President Obama will call Monday for more regulations on financial advisers, saying investors need to be protected from bad advice by brokers who are more concerned with maximizing their own profits.
In a move that the White House is portraying as a “crackdown on Wall Street,” the president is directing the Labor Department to draft regulations to limit conflicts of interest among retirement brokers, saying they sometimes steer investments to funds that pay them lucrative fees but don’t give investors a healthy return.
The White House Council of Economic Advisers also released a report showing such conflicts cost middle-class families an average of 1 percent per year in lower returns on retirement savings, or a total nationally of about $17 billion annually.
Mr. Obama will make the announcement Monday afternoon at the headquarters of the American Association of Retired Persons in Washington with Democratic Sen. Elizabeth Warren of Massachusetts, a frequent Wall Street critic, and others.
Labor Secretary Thomas Perez said the rule would require brokers “to put the best interests of their clients … above their own.”
“Consumers deserve to know that their adviser is working for them,” Mr. Perez told reporters Sunday in a conference call.
The proposed regulation would hold brokers to a standard known as fiduciary duty, requiring them to work in their clients’ best interests. Under current rules, brokers are held to a lower standard, requiring them to believe their advice is “suitable” for an investor.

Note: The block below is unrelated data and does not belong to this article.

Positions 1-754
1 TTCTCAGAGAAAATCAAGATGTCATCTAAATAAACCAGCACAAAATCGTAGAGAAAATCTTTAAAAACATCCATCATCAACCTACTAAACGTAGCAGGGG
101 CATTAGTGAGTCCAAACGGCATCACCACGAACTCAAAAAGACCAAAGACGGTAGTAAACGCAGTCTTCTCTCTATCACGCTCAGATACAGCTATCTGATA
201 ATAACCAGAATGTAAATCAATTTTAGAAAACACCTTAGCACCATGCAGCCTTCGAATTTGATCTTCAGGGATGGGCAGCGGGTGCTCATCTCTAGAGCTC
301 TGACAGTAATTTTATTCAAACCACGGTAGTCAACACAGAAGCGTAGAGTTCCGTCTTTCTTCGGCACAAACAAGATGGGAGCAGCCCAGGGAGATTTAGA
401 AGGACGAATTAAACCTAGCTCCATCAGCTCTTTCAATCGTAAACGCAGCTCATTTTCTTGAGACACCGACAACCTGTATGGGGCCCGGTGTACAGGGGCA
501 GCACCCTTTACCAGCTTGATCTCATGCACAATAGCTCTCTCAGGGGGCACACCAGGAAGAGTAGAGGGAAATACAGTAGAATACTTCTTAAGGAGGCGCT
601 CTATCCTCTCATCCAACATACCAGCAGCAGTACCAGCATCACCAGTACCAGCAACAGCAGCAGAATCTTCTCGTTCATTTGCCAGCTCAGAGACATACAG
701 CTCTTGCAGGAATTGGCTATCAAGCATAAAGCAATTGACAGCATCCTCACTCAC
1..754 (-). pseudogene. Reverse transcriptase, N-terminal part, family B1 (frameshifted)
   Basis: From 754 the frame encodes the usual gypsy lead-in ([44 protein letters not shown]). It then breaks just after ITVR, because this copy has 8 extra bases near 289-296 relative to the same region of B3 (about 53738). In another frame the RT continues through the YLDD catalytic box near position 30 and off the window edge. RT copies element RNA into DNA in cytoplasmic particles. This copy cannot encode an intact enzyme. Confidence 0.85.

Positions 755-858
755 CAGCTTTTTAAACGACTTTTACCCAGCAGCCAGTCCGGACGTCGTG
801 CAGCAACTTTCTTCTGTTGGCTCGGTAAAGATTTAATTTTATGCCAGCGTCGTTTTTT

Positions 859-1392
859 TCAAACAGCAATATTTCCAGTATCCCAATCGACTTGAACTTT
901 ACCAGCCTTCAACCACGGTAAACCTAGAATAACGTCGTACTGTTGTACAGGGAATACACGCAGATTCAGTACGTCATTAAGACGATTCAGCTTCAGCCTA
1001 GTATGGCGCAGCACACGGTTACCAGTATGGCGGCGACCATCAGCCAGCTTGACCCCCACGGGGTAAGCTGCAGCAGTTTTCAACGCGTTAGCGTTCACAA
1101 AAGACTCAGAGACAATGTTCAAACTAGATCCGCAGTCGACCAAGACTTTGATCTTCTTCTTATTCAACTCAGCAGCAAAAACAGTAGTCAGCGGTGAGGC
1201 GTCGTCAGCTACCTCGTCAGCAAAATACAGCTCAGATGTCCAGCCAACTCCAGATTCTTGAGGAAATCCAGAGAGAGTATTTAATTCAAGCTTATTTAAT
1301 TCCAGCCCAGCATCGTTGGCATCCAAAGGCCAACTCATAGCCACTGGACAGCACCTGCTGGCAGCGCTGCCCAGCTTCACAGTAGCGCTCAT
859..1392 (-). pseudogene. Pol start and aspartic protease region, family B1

The Labor Department has been pushing to update the rules, which were issued in 1975, when many workers didn’t have 401(k) retirement accounts. Such personalized investment tools today hold more than $11 trillion in assets.
Mr. Obama attempted a similar move in 2010, but it stalled in the face of fierce opposition from Wall Street. Last week, Securities and Exchange Commissioner Daniel Gallagher, a Republican, blasted the anticipated move by the administration as “thinly-veiled propaganda designed to generate support for a widely unpopular rulemaking.”
White House officials said they are bolstering their latest effort with economic data to show that many investors are being harmed by unscrupulous brokers without knowing it.
“Independent research shows that these losses result from brokers getting backdoor payments or hidden fees for steering clients’ savings into funds with higher fees and lower returns even before fees, and inappropriate rollovers out of lower-cost retirement plans into higher-cost vehicles,” the White House economic report said.
White House aides also enlisted the support of Vanguard founder John Bogle, who called the proposed rule “a very important step in putting the interests of our nation’s investors first.”
“Clients come first — it’s as simple as that,” Mr. Bogle said.